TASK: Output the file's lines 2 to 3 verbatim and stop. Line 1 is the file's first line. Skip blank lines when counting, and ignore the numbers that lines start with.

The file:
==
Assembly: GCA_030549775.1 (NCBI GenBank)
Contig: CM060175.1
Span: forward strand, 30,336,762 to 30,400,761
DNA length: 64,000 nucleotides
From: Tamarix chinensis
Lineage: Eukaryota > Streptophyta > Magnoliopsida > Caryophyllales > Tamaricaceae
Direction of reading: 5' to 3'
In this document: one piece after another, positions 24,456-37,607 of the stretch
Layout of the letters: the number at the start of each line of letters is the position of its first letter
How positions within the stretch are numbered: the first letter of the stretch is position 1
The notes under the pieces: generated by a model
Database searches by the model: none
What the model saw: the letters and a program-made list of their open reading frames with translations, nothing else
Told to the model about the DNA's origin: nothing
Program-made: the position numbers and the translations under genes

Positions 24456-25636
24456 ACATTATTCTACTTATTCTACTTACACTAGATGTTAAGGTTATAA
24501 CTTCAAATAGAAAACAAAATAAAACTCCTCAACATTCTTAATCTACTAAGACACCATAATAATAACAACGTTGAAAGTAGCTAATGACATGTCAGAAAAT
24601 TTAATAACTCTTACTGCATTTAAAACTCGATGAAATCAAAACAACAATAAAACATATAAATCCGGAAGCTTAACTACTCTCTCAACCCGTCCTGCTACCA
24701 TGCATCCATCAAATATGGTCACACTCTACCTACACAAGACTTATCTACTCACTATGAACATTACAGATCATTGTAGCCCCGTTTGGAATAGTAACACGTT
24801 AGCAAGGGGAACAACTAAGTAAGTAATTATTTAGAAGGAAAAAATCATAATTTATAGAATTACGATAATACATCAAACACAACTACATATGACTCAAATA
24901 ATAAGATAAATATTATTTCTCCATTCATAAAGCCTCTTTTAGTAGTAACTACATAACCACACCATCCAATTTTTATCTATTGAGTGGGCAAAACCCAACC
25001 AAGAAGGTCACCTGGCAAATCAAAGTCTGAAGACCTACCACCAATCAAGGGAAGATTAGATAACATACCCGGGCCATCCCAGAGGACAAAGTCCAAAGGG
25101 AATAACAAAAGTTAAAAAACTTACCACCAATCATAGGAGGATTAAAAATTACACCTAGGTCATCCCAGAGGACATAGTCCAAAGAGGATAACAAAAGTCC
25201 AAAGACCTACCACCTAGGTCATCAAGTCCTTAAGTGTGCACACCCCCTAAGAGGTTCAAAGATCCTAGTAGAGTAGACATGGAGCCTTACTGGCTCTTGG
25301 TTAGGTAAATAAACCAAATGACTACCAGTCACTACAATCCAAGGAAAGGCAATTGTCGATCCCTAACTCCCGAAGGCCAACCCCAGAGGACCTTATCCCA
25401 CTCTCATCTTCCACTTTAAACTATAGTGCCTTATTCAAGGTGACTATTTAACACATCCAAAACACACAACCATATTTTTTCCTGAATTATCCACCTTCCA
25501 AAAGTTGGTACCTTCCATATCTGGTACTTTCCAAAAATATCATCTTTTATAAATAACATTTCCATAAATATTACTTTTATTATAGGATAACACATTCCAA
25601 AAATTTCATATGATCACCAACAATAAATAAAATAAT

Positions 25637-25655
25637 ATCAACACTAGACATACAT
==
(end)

Contig: CM060175.1
Span: forward strand, 30,336,762 to 30,400,761